In the weeds: Department of Transportation can’t afford maintenance

Kathy Bell walks down a path on Azalea Avenue, from a bus stop on Cosgrove Avenue, to her home Thursday. Bell has contacted the Department of Transportation about cutting the tall weeds and was told they could not get to it until August. Buy this photo

Standing amid tall weeds, Kathy Bell fretted about the condition of the overgrown, narrow dirt path to her North Charleston bus stop.

The possibility of encountering a snake in the brush worried her. The other option, walking on the edge of the road, seemed too dangerous.

She uses the roadside trail daily. Kids do too, some of them on the way to nearby Mary Ford Elementary School, she said.

“You’ve got a lot of people who walk down this road day and night,” she said.

Bell’s complaint reflects an ongoing struggle at the state Department of Transportation to manage the fourth-largest state-maintained highway system in the country in a time of dwindling resources.

The total maintenance budget for fiscal year 2014 is $281 million, a funding increase of 4 percent over last year. But the DOT says a cash infusion of $1.2 billion is needed to bring the state’s existing road system up to par, and then $912 million annually would be required to maintain a “B” level of service, which is considered good.

Roadside mowing operations currently get a grade of “B,” although maintenance overall gets a grade of “D,” according to a DOT assessment.

The South Carolina Alliance to Fix Our Roads says a gas tax increase is the way to fund nearly $50 billion in road construction and repairs in the next 20 years. The state’s 16-cents-a-gallon gas tax, which is the third-lowest in the country, hasn’t gone up since 1987.

For Bell, the problem is much smaller. She is concerned about tall roadside grass on about 200 yards of Azalea Avenue near Cosgrove Avenue.

The grass was last cut in May, she said, and the DOT told her it can’t be mowed again until next month. That is not good enough for her.

“It’s an eyesore and it’s dangerous,” she said.

The situation reflects poorly on her nearby neighborhood, where yards are neatly mowed, she said.

“Why do we have to wait until August with the rains that are coming now?” she said.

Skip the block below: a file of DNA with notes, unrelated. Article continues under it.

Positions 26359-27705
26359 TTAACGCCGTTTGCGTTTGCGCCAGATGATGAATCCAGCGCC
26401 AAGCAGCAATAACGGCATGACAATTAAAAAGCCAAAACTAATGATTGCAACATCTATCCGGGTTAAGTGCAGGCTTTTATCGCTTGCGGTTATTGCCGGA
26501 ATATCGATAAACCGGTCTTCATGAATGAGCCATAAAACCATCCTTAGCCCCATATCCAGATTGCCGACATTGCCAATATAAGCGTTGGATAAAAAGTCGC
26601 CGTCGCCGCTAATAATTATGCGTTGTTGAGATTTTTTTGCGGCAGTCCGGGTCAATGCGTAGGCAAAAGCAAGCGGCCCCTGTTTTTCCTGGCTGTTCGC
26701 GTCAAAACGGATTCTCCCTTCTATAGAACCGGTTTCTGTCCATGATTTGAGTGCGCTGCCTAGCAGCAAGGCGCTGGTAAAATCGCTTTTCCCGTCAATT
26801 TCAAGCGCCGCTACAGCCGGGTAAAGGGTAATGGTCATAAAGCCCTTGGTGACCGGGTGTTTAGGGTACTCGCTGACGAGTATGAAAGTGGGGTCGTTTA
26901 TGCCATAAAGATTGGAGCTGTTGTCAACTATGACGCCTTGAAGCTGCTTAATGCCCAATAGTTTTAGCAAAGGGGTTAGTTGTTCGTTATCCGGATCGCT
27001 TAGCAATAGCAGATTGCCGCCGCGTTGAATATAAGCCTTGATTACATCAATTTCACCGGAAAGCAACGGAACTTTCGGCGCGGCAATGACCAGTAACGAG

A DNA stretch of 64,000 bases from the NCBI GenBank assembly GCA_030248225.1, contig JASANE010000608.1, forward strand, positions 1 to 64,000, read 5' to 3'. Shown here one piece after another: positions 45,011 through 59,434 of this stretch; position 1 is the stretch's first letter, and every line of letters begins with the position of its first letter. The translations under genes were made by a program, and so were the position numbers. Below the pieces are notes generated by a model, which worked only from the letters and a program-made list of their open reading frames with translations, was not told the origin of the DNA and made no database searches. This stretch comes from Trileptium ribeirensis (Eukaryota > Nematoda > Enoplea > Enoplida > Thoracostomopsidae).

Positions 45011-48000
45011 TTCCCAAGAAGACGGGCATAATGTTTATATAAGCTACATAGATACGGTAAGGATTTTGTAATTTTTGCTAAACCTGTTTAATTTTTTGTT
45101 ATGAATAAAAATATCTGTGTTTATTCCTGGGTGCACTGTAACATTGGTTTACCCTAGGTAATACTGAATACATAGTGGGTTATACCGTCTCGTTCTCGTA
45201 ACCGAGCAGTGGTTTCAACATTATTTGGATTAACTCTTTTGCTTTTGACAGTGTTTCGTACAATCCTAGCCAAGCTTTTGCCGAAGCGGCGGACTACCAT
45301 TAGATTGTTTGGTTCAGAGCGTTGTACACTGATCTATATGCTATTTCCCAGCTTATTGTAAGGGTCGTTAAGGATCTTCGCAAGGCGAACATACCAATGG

James Law, spokesman for the DOT, said the weeds have sprouted quickly because of unusually wet weather.

“I don’t think it’s a mowing issue. I think it’s just the rain that we’ve had. It’s growing like crazy,” he said.

Law said the DOT maintenance office told him the mowing was on schedule and it would be done sometime in August. He said further information on the issue was not available because the maintenance staff was focused on a sinkhole that recently opened on Interstate 26 near Ridgeville in the eastbound fast lane.

In late June, North Charleston City Council approved a three-year, $339,000 contract for landscape maintenance of Interstate 526 from Interstate 26 to the Ashley River.

The city considers that area important to its image, and it was unhappy with how the DOT maintained it, said city spokesman Ryan Johnson.

Mayor Keith Summey said people blame the city for the appearance of roadsides. The DOT reimburses the city $29 per acre for road landscaping. Summey said the payment is “ludicrous” because it is so low.

The issue of roadside mowing also has cropped up this summer in Marion and Horry counties. DOT officials said rainy weather had slowed or stalled the grass-cutting.

Last summer, a motorist complained in August about six-foot-tall weeds along a section of Interstate 526 in Mount Pleasant, a situation that he said did not reflect well on the community.

The DOT said the weeds got that high because the affected section of the interstate was being re-surfaced. The weeds were mowed not long after the complaint.

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